From a brief description of The Absence of Sparrows – by Saskatchewan writer and wildlife photographer Kurt Kirchmeier – readers might assume that they’ve read this story before: a small-town setting, a summer vacation, an 11-year-old protagonist who is a bit of a loner, and some inexplicable occurrences. It’s a comfortable combination of tropes, appealing to Ray Bradbury readers and Stranger Things fans alike. But what Kirchmeier does with these ingredients is refreshing, enthralling, and often shocking.
In the set-up, sudden storms have begun to appear around the world, leaving random people transformed into glass. Ben Cameron is an ardent birdwatcher, and from the earliest moments of the crisis, he notices a link between the storms and unusual avian activity: “George Crandall stood frozen in place, an obsidian statue dressed in an old wool suit with patches on the elbows. A crow flew down to land on the statue’s head. It cawed twice and then silently flew off south.” While Ben clings to the idea that the birds – especially the suddenly absent sparrows – will have something to do with humanity’s salvation, others take different approaches. Ben’s brother follows a mysterious voice on the radio, which spins radical theories and proposes extreme measures. And their mother suffers a breakdown when the crisis hits close to home.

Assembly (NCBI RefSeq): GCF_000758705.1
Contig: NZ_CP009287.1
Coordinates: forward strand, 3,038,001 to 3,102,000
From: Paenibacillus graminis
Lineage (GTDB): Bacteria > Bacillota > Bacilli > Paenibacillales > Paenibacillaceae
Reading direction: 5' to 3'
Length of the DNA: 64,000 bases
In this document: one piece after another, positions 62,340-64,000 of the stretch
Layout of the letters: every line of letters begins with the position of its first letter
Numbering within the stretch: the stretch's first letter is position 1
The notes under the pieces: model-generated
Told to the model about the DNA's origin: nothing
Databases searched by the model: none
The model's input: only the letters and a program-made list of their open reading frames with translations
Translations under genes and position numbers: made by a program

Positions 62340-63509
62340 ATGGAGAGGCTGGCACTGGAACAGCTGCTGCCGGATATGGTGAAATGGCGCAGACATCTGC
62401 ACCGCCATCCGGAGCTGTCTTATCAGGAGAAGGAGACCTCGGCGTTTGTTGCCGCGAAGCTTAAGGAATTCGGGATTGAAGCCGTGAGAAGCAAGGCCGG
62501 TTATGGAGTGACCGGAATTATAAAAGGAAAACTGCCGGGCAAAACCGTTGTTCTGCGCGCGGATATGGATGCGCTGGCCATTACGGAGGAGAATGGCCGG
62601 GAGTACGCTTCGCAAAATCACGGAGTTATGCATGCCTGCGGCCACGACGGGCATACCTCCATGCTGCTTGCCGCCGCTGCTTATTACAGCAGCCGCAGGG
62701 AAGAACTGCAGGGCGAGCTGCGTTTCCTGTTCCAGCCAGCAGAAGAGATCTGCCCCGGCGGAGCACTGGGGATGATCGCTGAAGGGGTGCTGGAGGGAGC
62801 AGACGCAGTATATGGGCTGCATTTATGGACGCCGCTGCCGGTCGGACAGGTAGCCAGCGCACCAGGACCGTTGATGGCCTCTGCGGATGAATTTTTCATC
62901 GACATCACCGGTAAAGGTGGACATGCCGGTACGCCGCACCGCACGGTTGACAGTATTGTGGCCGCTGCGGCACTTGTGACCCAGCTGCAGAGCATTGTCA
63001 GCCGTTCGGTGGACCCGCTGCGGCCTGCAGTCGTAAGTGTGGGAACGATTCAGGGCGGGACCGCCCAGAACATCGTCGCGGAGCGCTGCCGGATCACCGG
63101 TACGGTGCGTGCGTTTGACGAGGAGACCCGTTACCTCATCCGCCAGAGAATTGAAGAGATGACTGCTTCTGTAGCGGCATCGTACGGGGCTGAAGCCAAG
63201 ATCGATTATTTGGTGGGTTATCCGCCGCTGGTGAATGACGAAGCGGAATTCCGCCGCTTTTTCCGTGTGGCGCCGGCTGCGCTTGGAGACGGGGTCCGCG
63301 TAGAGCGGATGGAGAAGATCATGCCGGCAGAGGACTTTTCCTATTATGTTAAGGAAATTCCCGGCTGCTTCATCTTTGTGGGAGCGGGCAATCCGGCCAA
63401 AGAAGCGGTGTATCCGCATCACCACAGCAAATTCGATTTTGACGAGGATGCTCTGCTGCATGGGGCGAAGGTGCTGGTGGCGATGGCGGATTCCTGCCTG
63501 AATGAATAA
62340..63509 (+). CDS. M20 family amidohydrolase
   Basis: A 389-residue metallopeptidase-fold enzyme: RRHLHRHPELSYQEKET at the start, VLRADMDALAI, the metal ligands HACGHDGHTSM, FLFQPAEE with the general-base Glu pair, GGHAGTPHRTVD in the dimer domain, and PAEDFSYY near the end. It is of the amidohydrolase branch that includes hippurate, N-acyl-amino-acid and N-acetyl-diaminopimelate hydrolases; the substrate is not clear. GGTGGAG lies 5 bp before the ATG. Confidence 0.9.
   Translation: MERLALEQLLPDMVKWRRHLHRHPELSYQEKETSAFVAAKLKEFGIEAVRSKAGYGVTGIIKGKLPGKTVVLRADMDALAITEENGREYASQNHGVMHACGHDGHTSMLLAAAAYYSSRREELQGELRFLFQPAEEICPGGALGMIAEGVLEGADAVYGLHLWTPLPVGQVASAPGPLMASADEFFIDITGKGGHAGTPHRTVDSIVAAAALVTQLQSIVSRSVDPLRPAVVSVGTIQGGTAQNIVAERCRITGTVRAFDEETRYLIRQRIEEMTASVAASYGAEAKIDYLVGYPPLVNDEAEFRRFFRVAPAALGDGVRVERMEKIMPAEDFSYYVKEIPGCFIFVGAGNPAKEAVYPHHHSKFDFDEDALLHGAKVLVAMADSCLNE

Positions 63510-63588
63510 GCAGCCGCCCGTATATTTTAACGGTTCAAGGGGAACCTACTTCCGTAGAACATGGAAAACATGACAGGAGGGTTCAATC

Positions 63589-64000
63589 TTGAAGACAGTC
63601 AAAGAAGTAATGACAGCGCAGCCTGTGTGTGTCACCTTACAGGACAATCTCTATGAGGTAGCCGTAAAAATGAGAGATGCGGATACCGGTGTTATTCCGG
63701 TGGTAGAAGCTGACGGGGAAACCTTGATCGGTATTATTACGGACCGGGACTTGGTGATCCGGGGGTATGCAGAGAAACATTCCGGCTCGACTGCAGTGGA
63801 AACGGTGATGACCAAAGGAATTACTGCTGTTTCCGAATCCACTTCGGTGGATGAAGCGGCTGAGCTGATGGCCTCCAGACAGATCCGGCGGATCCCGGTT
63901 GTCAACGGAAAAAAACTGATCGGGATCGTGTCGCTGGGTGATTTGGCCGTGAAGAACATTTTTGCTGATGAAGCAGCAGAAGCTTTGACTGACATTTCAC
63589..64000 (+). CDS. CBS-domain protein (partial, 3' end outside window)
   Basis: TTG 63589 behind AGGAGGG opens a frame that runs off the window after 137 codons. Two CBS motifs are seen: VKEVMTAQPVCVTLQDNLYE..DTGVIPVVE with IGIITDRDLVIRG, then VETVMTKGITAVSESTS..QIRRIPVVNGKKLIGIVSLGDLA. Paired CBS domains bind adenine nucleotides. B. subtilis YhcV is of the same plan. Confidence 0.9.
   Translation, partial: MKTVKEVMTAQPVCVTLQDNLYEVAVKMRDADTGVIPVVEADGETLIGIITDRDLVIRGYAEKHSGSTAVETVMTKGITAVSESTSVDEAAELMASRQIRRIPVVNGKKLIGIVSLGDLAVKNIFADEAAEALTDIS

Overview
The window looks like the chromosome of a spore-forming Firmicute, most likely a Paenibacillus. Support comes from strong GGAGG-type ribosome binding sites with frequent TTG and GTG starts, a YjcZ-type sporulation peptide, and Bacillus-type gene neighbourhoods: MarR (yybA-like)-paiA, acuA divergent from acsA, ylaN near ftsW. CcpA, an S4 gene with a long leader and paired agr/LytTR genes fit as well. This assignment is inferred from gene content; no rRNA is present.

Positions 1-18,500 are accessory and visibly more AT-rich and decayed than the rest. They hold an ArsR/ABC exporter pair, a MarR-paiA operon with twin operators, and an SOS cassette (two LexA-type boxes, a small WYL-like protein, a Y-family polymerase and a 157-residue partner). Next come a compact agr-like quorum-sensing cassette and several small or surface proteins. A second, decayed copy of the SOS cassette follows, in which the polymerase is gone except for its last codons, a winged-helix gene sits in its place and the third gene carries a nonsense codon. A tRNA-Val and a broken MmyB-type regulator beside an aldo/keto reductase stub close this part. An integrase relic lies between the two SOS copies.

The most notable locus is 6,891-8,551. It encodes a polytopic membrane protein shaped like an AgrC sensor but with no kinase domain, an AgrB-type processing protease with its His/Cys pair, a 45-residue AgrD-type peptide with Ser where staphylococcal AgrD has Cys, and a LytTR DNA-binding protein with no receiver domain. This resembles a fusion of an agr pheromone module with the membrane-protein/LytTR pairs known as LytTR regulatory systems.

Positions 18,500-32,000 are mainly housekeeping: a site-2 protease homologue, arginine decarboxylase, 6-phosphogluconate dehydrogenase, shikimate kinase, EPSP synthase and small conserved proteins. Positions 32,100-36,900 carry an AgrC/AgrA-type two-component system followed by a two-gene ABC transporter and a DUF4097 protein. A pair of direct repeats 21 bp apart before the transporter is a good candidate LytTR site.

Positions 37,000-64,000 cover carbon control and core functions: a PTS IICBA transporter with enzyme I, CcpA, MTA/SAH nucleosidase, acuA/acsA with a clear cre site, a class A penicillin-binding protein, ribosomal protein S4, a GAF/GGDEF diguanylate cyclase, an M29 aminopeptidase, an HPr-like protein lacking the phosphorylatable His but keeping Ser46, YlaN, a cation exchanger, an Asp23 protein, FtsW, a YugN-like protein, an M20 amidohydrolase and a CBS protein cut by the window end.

The Absence of Sparrows is a powerful piece of storytelling focused solidly on the experiences of one young boy struggling with the stuff of small-town life (bullying is a recurring element) while also attempting to reckon with a global cataclysm. The novel is aimed at a middle-grade audience, but the quality of the prose, its lean force, and surprising depths (along with the twists in the third act) make it a satisfying crossover read. It will resonate with anyone who understands that heroism is not a matter of saving the world but of maintaining yourself, and acting to protect those in your community – despite the forces arrayed against you.